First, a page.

« PreviousContinue »
WITH A CHAPTER ON ESSAY-WRITING
ALFRED S. WEST, M.A.
TRINITY COLLEGE, CAMBRIDGE,
AT THE UNIVERSITY PRESS.
Key to the Questions contained in West's Elements of English Grammar and English Grammar for Beginners, by ALFRED S. West, M.A. Cambridge University Press. Second Impression. Price 3s. 6d. net.
First Edition 1893
New Edition 1898
New Edition 1907
HIS book contains the Elements of English Grammar,
but it does not profess to be a complete manual of the English Language. Boys and girls from thirteen to seventeen years of age are the readers whose wants it has been written to supply. For a treatise intended to meet the requirements of older students, a different choice of materials would often have been made, and the materials chosen would have been treated in a different fashion. Hence it will be found that in the following pages no mention is made of some of the questions which are discussed in larger works; that other questions are touched upon, but not probed to the bottom; that here and there a definition lacks completeness, logical accuracy being sacrificed to intelligibility; and that the details of early English accidence have been inserted only when modern forms would be inexplicable without them.
There are elementary books which furnish information so copious that young readers cannot see the wood for the trees. One who undertakes to instruct boys and girls needs constantly to bear in mind όσο πλέον ήμισυ παντός-how much the half is greater than the whole, in order that he may avoid the human too much.' The things which have been deliberately left out of this small volume would have made a big book.
When we reflect that of every hundred boys and girls now learning English Grammar probably not more than one will ever read a page of any English author who wrote before the age of Elizabeth, it seems needlessly cruel to the remaining ninety-and-nine to inflict upon them the exhaustive study of historical English accidence. The average pupil, for whom the English Grammar lesson means mastering lists of strong verbs in half-a-dozen conjugations,-or learning that the comparative of near has assumed such diverse forms as nyra, nearra, nerre, nere, nerrer, or that the word which has at different times been written hwil, whule, whulch, wuch, wich, and whilk,deserves our sympathy when he complains that English Grammar is rather dull. Tell him that “English Grammar without a reference to the older forms must appear altogether anomalous, inconsistent, and unintelligible," and he will say that, if it is necessary to encounter grim battalions of these older forms on every page, the subject had better be left severely alone, since it is hardly worth while going through so much to get so little.
Dull, no doubt, some parts of English Grammar, and of any other grammar, inevitably are, but the subject as a whole is far from being so dull as teachers and treatises frequently succeed in making it. A good teacher, who takes an interest in the matter himself, will secure the interest of a class of quite small boys,—not merely of the good boys at the top, but of the rank and file, of all, indeed, save the hopeless residuum who have taken the whole of science' for their aversion,—while he sketches for them the gradual growth of our language, or talks over with them the difference between Common and Proper nouns, or tells them the derivation of curious words like liquorice, or treacle, or rhubarb, or supplies them with faulty sentences which are to be pulled to pieces and put right. Yet even these topics may be so handled as to produce depressing results.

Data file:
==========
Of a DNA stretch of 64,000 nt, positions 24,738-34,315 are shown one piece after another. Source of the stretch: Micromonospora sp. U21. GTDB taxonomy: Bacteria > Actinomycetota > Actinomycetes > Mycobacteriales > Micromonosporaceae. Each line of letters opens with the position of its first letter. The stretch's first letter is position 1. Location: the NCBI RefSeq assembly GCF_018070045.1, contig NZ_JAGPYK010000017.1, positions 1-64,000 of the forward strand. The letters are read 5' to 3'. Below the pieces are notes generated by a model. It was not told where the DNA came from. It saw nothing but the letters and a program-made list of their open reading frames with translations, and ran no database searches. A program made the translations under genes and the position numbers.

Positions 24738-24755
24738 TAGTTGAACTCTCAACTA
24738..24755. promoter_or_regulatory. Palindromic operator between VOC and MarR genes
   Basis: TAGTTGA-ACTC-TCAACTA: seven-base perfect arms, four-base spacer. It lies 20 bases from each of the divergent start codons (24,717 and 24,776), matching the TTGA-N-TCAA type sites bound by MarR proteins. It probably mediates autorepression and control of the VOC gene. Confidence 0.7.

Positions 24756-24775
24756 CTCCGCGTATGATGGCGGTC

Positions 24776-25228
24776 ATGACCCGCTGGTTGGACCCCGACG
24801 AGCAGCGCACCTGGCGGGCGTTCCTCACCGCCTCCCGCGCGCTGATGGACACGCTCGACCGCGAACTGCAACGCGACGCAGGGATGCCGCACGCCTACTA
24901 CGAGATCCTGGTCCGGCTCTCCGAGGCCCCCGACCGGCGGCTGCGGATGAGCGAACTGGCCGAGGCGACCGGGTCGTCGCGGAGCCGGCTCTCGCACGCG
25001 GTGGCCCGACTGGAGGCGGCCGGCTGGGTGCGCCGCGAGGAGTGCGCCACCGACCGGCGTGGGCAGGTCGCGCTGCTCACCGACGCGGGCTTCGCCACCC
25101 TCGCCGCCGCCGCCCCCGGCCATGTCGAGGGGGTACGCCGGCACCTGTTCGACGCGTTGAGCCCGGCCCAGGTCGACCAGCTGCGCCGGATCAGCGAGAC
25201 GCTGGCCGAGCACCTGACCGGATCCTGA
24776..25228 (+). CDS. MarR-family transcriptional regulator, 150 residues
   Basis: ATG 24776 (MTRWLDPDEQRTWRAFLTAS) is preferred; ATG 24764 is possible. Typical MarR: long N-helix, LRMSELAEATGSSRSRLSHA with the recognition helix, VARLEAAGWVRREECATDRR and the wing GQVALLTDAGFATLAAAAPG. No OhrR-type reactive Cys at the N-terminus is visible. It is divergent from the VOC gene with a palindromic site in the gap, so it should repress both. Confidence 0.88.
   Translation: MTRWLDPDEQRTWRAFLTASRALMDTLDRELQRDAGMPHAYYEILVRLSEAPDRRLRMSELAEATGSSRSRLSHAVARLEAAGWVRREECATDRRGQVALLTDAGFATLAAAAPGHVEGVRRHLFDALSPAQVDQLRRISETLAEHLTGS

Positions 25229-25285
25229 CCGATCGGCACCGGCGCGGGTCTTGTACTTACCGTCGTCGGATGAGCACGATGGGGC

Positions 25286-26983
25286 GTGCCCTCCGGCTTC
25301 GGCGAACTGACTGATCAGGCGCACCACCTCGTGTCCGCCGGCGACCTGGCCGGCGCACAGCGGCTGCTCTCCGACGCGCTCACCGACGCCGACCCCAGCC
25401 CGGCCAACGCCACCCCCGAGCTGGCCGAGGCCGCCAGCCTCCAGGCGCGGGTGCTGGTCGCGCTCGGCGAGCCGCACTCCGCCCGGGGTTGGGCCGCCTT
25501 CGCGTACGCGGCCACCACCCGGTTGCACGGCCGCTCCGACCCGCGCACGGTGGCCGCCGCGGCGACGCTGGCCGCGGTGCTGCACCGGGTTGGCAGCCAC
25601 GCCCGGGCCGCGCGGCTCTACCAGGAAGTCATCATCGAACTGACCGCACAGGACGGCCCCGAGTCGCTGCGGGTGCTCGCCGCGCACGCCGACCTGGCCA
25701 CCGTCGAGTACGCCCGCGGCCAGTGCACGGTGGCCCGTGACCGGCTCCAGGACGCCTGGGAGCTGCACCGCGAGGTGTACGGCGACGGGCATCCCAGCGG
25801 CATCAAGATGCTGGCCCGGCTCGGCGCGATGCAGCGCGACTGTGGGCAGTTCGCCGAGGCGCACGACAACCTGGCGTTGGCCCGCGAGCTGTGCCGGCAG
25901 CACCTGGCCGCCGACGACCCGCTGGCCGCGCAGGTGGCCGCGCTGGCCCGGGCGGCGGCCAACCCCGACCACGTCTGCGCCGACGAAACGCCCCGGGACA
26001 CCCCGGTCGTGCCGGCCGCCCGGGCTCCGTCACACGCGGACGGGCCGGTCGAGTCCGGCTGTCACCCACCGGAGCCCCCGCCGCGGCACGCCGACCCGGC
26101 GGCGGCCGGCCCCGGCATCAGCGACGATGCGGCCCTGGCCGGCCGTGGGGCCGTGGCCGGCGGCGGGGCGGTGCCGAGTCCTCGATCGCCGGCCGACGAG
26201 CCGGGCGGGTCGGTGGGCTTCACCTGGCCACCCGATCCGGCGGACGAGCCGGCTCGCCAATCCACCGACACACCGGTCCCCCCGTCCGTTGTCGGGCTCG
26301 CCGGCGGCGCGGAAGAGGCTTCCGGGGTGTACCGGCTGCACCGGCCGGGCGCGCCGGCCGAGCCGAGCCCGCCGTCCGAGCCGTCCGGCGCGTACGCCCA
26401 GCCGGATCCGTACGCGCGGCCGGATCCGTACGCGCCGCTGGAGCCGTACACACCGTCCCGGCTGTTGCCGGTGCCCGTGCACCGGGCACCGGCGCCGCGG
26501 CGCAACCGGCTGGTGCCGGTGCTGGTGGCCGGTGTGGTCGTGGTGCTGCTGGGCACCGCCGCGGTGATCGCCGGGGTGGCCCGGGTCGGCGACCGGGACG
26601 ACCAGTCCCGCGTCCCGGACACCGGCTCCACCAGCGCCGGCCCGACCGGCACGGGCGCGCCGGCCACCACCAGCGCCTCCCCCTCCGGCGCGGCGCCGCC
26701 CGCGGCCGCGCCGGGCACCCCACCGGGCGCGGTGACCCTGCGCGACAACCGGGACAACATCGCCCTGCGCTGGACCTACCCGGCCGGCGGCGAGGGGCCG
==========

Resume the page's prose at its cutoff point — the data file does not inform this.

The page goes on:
An hour a week is the time usually allotted to the study of English Grammar at those schools in which the conflict of studies allows it a place in the educational routine. A class reading every week seven pages of this book will work its way to the end in the course of the school year. No attempt has been made to divide the contents into ‘Lessons,' since the number of pages suitable for senior students would be too many for juniors. As each chapter usually completes the treatment of some important and distinct branch of the subject, the chapters vary greatly in length, and the amount to be prepared for each lesson must be determined at the discretion of the master.
Of the Questions at the end of the Chapters, most have been chosen from the Cambridge Local Examination Papers of the last twenty years; the Oxford Local Examination Papers and the Papers of the Royal College of Preceptors have furnished others, and a few have been made for their present purpose. They are of very different degrees of difficulty. Occasionally they raise points which are interesting, but not important enough to deserve discussion in the text of the chapter to which they are attached. In such cases solutions or helps towards solution have been added. At the close of a protracted exposition of an abstract principle, the practical teacher often has cause to feel that he has been beating the air, when the use of a concrete example enables him to drive his point home at once. To meet his needs, a good supply of